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Ontario backtracks on Greenbelt pledge with plan to allow housing on 7,400 acres


Ontario backtracks on Greenbelt pledge with plan to allow housing on 7,400 acres

The Ford government has backtracked on its promise not to touch the protected Greenbelt lands, announcing that it would open up 7,400 acres for new housing so developers can build 50,000 homes on that land.

In exchange, it would add 9,400 acres in different areas to the existing two-million-acre swath of agricultural, wetlands and environmentally sensitive land, the province said on Friday afternoon.

Municipal Affairs Minister Steve Clark conceded the surprise move was a flip-flop from his stance last year when he assured the Toronto Star, “we’re not going to entertain any conversations about a land swap” on the Greenbelt.

“It was a tough decision,” Clark said in an interview. “The situation has changed and our policy needed to change with it.

“There is a housing supply crisis and we need bold, transformative change,” he said.

Clark insisted the overall footprint of the Greenbelt would be 2,000 acres larger, including the Paris Galt Moraine and 13 urban river valleys in the Greater Golden Horseshoe — additional parcels he said would protect farmland as well as river valleys.

But Ontario Green Party Leader Mike Schreiner said Friday’s announcement will imperil more protected land in the future.

“If you open parts of the Greenbelt for development now there’s going to be huge pressure, especially from land speculators, to open up more parts that can go for development,” he said.

It’s not clear whether the proposed land swaps are of equivalent value, added Schreiner. If urban waterways are designated for protection, nobody’s going to be developing that land anyway in the city.

“To say that’s a one-for-one swap for farmland makes absolutely no sense.”

Tim Gray of environmental advocacy group Environmental Defence said the land swap would set a “terrible precedent.”

“This is a gift to sprawl developers and there is no rationale for it being needed for housing. It’s a bait and switch,” he said, adding that there are thousands of acres available and approved for housing.

Gray said the 13 urban river valleys are “already protected.”

“What they are doing here is breaking up the integrity of the policy. The Greenbelt is supposed to be permanent, it’s not supposed to get smaller; you can’t take important land out of it and add it somewhere else which is already protected. It’s very misleading.”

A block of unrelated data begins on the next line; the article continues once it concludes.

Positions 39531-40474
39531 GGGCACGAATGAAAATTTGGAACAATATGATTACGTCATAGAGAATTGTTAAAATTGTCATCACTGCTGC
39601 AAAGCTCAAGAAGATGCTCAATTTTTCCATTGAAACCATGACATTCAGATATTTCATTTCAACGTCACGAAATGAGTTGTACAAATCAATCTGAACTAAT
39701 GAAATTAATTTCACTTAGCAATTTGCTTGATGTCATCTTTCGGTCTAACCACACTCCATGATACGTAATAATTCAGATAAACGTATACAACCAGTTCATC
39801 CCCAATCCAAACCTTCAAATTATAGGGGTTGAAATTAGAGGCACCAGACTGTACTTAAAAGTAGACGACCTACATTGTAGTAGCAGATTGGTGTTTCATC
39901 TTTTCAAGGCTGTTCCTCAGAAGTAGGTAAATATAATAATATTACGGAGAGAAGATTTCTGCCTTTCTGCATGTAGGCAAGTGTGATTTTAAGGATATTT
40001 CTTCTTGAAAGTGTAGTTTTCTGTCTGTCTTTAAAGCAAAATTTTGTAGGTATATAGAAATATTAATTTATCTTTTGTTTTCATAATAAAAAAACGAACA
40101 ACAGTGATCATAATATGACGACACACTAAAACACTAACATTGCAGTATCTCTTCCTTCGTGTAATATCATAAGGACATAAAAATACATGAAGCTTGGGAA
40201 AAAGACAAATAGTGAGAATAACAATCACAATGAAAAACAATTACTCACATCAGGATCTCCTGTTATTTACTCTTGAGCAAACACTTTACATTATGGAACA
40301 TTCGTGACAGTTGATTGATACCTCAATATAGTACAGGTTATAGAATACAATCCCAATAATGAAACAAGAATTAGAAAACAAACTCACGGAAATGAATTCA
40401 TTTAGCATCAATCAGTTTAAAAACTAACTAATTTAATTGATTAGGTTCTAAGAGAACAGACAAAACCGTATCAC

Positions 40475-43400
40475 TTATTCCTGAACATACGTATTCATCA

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The province says the 15 plots of land slated for development must be adjacent to existing Greenbelt boundaries and near an existing urban area close to sewage and water connections.

The developers who own the land would be expected to have detailed plans for housing construction to begin no later than 2025. They would need to show significant progress on building approvals by the end of next year or the province says it would return the land to the Greenbelt.

Among the areas under consideration for removal from the Greenbelt are plots in King, Vaughan, Richmond Hill, Whitchurch-Stouffville, Markham, Pickering, Clarington and Hamilton.

The government is proposing to add the Paris Galt Moraine in Erin, Ont., to the Greenbelt Area.

Ed McDonnell, CEO of the Greenbelt Foundation and Greenbelt Fund, said his group is still studying the government proposal. But generally his organization doesn’t support land swaps.

“We need to really be thinking about the impacts on the larger systems, whether those are the water resource systems, the agricultural systems or other natural systems that are really important to Ontario’s well-being and the things that have always made the Greenbelt really valuable,” he said.

In Ontario, it is possible to have the natural systems and water systems we value while growing the housing supply and addressing affordability, said McDonnell.

Vaughan Councillor Marilyn Iafrate says much of the Greenbelt in Vaughan is interspersed with housing developments.

“They are reducing the natural environment and adding land miles away. How does that benefit us?” she said.

The province plans to open up one plot of land in Vaughan that was designated protected countryside, considered the highest protection in the Greenbelt. It sits adjacent to a large subdivision being developed by a group of landowners including Silvio De Gasperis, owner of development company TACC. The subdivision was approved in 2020 through a Minister’s Zoning Order, a planning tool that allows the Minister of Municipal Affairs to change local zoning to expedite development.

But Shaun Collier, the mayor of Ajax, said the plot slated to be opened in his city, just north of the 401, could be a good idea depending on what it’s used for.

“I am comfortable if there is no environmental significance on the land to make some of those lands available (for development), but then other provincially significant lands should be added into the Greenbelt,” said Collier. “If it’s employment, I am all for it. If it’s high density mixed use, I am all for it, but if it’s single family detached urban sprawl, I am absolutely opposed.”

Clark’s Friday afternoon announcement — traditionally a time governments of all political stripes try to bury controversial news — comes less than two weeks after Clark tabled the sweeping More Homes Built Faster Act, a plan it says will help build 1.5 million more homes in Ontario by 2031 to accommodate an influx of two million more people.

The bill sets targets for new homes in municipalities, including 285,000 new units in Toronto.

Mississauga’s provincially imposed target is 120,000, while Brampton’s is 113,000, Markham’s 44,000, Vaughan’s 42,000, Oakville’s 33,000, Burlington’s 29,000, Richmond Hill’s 27,000, Whitby’s 18,000, Ajax’s 17,000 and Pickering’s 13,000.

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